Reflections on Day of the Dead

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I feel privileged to have participated in the wonderful tradition of Day of the Dead in Oaxaca, Mexico. I say privileged, because I had an insider’s view having joined two families in their holiday preparations. I could share specific details, but I would rather focus on my heart-felt observations.

Day of the Dead

A Day of the Dead decorated tomb

I was struck by the deep family connections and web of community support that are the foundation of these people’s lives. I imagine that sometimes this might feel intrusive – like everyone knows your business, but knowing that you are loved and cared for seems to supercede most petty issues.

When I was young growing up in Brooklyn, NY, people knew my family and if I was spotted on the streets doing something wrong – my mother new about it. Although I wasn’t happy about that then – I can acknowledge the benefits of our feeling part of a community.

Today it is different in many parts of the USA. You might live in an apartment building for a year before you know your neighbor. You have to join groups to meet other parents and children. The sense of community and belonging is tenuous at best. There is an epidemic of people suffering from loneliness and lack of belonging. It is remarkable to live in a world with over 6.5 billion people and actually feel lonely!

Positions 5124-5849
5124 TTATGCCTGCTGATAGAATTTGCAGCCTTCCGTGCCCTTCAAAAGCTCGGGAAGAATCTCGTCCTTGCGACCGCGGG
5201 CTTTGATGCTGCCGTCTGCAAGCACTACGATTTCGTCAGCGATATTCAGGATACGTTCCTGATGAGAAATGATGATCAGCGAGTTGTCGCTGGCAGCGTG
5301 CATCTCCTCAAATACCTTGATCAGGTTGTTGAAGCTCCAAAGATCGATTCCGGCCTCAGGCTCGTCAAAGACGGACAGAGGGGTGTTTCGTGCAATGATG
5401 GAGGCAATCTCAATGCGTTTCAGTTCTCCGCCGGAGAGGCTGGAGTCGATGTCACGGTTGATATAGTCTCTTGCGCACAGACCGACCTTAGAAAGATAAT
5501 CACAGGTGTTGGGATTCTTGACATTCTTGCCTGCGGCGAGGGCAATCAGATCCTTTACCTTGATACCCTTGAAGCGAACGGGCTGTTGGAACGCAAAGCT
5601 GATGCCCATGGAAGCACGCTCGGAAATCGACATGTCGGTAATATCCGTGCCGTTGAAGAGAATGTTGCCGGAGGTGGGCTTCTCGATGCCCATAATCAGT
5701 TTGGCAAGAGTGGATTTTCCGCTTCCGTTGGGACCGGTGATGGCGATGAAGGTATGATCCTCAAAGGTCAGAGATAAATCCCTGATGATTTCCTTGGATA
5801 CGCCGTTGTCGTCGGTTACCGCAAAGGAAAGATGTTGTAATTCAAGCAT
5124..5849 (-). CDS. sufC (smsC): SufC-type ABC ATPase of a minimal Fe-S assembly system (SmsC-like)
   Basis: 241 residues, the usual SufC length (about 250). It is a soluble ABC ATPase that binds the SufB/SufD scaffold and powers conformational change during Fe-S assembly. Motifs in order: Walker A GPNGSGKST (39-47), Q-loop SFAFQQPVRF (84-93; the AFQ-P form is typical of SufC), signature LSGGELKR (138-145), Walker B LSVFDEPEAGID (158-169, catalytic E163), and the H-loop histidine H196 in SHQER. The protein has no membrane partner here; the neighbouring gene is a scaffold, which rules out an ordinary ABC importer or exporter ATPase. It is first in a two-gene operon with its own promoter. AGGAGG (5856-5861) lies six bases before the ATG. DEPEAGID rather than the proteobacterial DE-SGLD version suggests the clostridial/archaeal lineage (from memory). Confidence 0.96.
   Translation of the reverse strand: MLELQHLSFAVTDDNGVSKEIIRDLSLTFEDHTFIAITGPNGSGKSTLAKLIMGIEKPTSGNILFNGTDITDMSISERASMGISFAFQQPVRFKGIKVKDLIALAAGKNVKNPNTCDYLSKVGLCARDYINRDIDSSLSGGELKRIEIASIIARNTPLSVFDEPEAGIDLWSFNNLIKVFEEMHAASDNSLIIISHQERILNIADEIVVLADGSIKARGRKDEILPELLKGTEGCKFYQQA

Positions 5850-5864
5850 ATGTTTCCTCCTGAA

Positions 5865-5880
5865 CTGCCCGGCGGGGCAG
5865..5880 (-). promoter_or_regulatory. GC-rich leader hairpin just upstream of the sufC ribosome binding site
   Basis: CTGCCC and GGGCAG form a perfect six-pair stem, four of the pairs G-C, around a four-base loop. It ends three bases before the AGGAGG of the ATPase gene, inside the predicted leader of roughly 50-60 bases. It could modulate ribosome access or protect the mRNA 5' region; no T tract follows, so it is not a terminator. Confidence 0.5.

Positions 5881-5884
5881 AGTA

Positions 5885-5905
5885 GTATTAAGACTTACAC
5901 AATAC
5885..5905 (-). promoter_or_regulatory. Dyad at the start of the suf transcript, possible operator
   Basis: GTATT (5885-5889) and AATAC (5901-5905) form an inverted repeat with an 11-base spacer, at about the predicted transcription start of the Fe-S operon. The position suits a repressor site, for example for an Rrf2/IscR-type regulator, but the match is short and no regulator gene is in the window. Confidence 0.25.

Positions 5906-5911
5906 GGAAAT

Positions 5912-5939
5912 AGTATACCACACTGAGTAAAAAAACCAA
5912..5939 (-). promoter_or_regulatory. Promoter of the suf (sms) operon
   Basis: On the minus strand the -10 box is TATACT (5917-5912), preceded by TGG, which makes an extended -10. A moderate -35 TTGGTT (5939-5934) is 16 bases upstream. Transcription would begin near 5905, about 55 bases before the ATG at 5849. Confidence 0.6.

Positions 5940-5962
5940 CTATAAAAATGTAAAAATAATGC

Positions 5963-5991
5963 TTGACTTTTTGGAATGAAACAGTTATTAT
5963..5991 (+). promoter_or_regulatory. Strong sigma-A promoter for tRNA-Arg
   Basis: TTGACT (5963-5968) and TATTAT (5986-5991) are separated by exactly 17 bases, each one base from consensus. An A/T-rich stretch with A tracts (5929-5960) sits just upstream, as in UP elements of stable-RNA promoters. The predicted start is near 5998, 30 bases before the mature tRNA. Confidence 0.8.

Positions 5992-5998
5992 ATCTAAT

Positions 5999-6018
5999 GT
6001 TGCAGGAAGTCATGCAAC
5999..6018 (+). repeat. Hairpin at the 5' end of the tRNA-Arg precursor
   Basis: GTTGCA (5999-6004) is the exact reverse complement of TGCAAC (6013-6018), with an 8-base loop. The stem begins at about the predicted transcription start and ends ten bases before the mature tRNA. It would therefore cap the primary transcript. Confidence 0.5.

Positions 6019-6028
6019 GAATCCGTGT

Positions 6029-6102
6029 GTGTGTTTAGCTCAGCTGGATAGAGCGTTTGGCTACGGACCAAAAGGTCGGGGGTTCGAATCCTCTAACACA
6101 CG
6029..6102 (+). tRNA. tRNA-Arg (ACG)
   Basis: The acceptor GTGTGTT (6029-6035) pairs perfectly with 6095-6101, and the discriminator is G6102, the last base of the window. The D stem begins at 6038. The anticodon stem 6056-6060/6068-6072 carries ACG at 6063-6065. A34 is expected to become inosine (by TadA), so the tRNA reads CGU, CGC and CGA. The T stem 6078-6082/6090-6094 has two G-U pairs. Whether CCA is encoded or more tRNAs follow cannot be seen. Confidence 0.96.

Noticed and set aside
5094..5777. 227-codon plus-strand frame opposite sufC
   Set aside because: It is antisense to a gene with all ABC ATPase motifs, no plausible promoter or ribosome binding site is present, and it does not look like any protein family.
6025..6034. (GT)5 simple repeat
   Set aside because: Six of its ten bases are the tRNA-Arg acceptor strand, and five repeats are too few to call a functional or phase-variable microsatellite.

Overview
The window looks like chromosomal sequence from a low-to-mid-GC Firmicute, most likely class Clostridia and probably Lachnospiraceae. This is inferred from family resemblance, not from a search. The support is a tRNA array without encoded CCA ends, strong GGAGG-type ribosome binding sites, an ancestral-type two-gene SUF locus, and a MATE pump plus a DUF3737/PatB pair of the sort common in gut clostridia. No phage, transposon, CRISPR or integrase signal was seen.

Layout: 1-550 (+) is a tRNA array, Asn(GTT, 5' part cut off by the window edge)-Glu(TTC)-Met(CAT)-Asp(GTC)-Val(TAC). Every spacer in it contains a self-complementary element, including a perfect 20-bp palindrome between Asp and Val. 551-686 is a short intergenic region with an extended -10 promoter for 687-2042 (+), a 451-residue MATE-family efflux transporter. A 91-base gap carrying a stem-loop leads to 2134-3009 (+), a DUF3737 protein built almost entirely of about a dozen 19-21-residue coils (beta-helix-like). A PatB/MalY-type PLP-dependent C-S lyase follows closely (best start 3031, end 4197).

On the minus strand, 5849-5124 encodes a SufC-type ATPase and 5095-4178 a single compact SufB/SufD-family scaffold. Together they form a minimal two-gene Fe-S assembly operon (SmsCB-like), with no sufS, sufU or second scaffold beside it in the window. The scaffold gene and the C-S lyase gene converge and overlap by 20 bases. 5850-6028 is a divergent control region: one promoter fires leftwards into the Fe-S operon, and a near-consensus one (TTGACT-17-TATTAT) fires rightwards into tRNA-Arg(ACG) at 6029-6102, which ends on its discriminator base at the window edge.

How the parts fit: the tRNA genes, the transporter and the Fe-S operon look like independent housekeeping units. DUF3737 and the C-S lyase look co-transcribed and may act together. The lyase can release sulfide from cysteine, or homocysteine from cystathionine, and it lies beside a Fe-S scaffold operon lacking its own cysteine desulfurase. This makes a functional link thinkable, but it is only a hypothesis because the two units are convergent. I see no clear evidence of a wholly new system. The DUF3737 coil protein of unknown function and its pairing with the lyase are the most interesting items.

Day of the Dead

An artist's paper-mache giant skull for Day of the Dead

It was powerful to see multi-generational families gathered around carefully decorated graves of their beloveds – telling stories, singing, sharing and simply being. The cemetery was lit with hundreds of candles sparkling like stars in the sky. Bright marigolds graced the graves and mementos of loved ones glittered in the night enticing the spirits of those who passed. It was a festive atmosphere illustrating the circle of life to young ones in a healthy and supportive way.

Maybe these people are poor, and maybe they don’t have iPads or Blackberry’s, but they do seem to be happier than most people I meet in here in the USA. There is a sense of knowing of who they are in the world, what is expected of them, and the promise that people will remember their contribution to the community when they are gone. People feel acknowledged, honored, respected and seen. How many of us can say the same?

I recognize that I am speaking to the loveliest parts of my experience and there is another side to this that might not be quite as wonderful. However, there is a greater joy and calmness in these people that is undeniable.

We are always searching, often unfulfilled, frustrated, and feeling like we can’t find our purpose in life. But here, the woman who makes home-made tortillas has a big smile for everyone, pride in what she does, and knows with every cell in her body who she is in the world.

And sometimes……that is enough.

With all my love, Sheri


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